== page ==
‘We’re delighted’ – Multi-million pound boost for region’s air ambulance charities
- Credit: EAAA
Air ambulance charities in the East of England have secured a huge slice of government funding to support their life-saving work.
The three charities, which serve Suffolk and Essex alongside other Eastern counties, will share just over a third of the £10million grant from the Department of Health and Social Care.
Split between the East Anglian Air Ambulance (EAAA), Essex & Herts Air Ambulance (EHAAT), and Magpas Air Ambulance, a total of £3.6m will go towards a brand new helipad and aircraft hangar, upgraded night-vision goggles, additional rapid response vehicles, and a host of other key life-saving facilities.
EAAA has secured almost £800,000 of the funding pot, which it intends to invest in a variety of on-going projects - including the renovation of the charity's base, to enable its helicopter to fly 24 hours a day, seven days a week from 2020.
Patrick Peal, CEO, said: "Although air ambulance charities are primarily community-funded, relying on the general public for millions of pounds every year to keep the helicopters flying, these one-off government grants for capital projects - such as for improvements to our bases and the purchase of rapid response vehicles - are a huge boost to our work and enable us to get these big, one-off projects moving much quicker.
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"It's great to see that so much of this government funding has been spent in the East of England and will make a huge difference to the level of emergency medical care available in the region."
Meanwhile, EHAAT took home £1.5m of the funding, which it hopes to invest in the charity's brand new airbase in Essex.
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Jane Gurney, CEO, said: "We are delighted to receive this contribution from the government.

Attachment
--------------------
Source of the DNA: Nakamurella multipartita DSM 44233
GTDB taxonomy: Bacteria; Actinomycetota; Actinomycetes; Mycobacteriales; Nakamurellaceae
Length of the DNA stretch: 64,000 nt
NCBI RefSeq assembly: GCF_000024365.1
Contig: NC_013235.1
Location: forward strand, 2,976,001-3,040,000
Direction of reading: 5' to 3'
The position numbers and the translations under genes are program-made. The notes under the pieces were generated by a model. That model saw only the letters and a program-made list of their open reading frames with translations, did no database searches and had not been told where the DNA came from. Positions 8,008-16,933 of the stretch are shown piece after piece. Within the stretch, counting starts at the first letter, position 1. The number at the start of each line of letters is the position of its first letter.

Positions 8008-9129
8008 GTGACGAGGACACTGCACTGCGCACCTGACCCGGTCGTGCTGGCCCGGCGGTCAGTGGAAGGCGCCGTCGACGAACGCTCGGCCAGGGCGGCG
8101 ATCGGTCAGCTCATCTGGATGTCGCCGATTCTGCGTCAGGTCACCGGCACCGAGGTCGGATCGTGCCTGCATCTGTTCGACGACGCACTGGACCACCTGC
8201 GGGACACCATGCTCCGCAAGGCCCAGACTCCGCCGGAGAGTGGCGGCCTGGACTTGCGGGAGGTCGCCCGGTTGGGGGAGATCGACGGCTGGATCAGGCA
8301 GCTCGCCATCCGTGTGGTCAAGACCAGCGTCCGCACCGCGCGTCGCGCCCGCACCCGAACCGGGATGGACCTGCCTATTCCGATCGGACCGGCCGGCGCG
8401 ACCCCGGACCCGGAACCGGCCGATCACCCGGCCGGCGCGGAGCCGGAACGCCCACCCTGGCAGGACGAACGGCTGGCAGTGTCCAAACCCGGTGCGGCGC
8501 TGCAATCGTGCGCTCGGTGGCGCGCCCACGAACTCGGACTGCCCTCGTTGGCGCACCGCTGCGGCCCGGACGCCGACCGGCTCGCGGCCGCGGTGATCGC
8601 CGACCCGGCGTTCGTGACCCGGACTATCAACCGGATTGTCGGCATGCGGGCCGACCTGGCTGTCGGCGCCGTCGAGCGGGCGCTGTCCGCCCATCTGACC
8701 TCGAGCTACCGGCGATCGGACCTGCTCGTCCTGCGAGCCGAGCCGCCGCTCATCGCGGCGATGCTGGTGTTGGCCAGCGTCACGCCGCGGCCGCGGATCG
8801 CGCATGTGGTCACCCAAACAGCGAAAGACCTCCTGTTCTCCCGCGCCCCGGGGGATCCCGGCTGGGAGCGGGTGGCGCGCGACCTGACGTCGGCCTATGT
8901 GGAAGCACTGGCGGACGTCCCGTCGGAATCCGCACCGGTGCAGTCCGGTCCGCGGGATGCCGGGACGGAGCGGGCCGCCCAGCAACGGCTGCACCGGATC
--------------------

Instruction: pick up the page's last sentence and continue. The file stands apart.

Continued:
"It will mean that some of the funds initially put aside for our new premises at North Weald can now be used to help develop and improve the life-saving service we provide for patients. We value the support of the communities we serve and are thankful for their continued support."
A spokeswoman for Magpas, which received £1.34m of the funding, added: "This vital project brings together the specialist skills of an outstanding air ambulance charity and an NHS emergency department; in order to save more lives by improving the emergency infrastructure, therefore enabling patients to be given critical lifesaving care, more quickly, improving their chances of survival."
Air ambulance critical emergency services are not funded by the NHS, relying instead on charitable donations from the public.
Health minister Stephen Hammond said: "Air ambulance crews work under extreme pressure in situations where every second counts.
"This one-off funding to help provide world-class facilities and equipment recognises the integral role they play in our health service.
"Air ambulance charities rely heavily on generous donations from members of the public and typical fundraising activities for their life-saving work and they deserve our enormous gratitude."